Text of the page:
Bacteria and fungi need moisture to thrive, and if your pothos already has an issue with either of these misting will only spread this to other parts of the plant or other nearby plants. You can also promote the growth of bacteria and fungi if you keep misting when the humidity is high as moisture will be sat on the leaves for long periods of time.
Fungal and bacterial leaf spots are easy to notice, and if you do notice any then you should remove the infected leaves and treat the rest of the plant for the infection.
Problems With Using Misting As The Only Source Of Humidity
If the humidity in your home is lower than the ideal humidity for a pothos (around 60%) then you shouldn’t rely on misting by itself to solve the problem.
The main problem with relying on misting is that it is very hard to maintain the humidity as you will need to mist several times per day, and the amount of humidity that you generate depends on the temperature and sunlight so it’s hard to know how much of an impact it is really having.
This can create humidity levels well below the ideal 60%, which will negatively impact your pothos and lead to several symptoms:
Brown Leaf Edges
If you notice brown leaf edges on your pothos the most likely culprit is low humidity.
To combat this, increase the humidity (I’ll discuss the methods for this later) and trim any affected areas.
Low humidity caused by reliance on misting can cause the pothos to lose moisture, leading to a loss in turgidity.
Turgidity refers to the state of being swollen, and in terms of a plant due to high water content. If your pothos loses turgidity it will appear wilted. This is quite when the soil is underwatered as well.
Better Alternatives To Misting
If you’re looking for a solution for increasing humidity that will give a consistent increase without the negatives of misting then consider using a humidifier, pebble tray or simply placing your pothos close to other houseplants that also thrive in humid environments.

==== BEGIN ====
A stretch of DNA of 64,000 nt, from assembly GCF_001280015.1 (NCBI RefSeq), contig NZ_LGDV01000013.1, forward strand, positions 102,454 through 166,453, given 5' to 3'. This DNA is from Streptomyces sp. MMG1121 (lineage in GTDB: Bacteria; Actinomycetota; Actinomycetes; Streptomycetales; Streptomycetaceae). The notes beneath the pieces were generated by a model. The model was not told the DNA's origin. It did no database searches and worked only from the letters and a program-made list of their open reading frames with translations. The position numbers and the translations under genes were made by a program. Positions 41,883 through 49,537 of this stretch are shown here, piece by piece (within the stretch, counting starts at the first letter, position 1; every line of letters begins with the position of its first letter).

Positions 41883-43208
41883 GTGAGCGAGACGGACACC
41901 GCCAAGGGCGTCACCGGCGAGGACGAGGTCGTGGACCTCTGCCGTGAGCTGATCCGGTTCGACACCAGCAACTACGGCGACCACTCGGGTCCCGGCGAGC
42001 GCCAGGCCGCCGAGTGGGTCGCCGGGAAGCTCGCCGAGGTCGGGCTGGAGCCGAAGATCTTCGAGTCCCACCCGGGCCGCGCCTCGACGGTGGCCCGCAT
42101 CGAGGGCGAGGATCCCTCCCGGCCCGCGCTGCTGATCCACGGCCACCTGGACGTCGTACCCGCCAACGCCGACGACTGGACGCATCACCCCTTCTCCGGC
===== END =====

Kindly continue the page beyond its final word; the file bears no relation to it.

Humidifiers are probably the best option for increasing humidity levels, and there are several different types depending on your budget and preferences:
- Cool Mist – Cool mist humidifiers use a fan to release water droplets into the air. These are generally quite noisy due to the fan operation, but a lot of models optimise for low-noise operation so this shouldn’t be an issue.
- Ultrasonic – Ultrasonic humidifiers are the most expensive and use a vibrating plate to turn water into a fine mist. These are super quiet and easy to maintain.
- Warm Mist – These work simply by heating water until it boils, and achieve pretty much the same effect as a cool mist humidifier but cost more to run due to the heating element.
I’d typically only recommend investing in a humidifier if you have more than one plant that requires high humidity or if your climate has very low humidity levels.
A low-cost alternative to a humidifier is to use a pebble tray.
If you’re not familiar with the term, it simply means a tray that you fill with pebbles or small stones and water. You can then place your pothos on top of the pebbles so that it is out of the water, and the humidity will be increased around the plant due to the water below evaporating over time.
This is one of the reasons why pothos thrive in aquariums, as the humidity above a body of water is naturally higher.
Placing The Pothos Near To Other Plants
If you have a couple of other humidity-loving houseplants such as fiddle leaf figs or monsteras then you can group this close to your pothos to increase the humidity.
This happens as the plants form their own mini-climate as they transpire, increasing the local humidity in the area.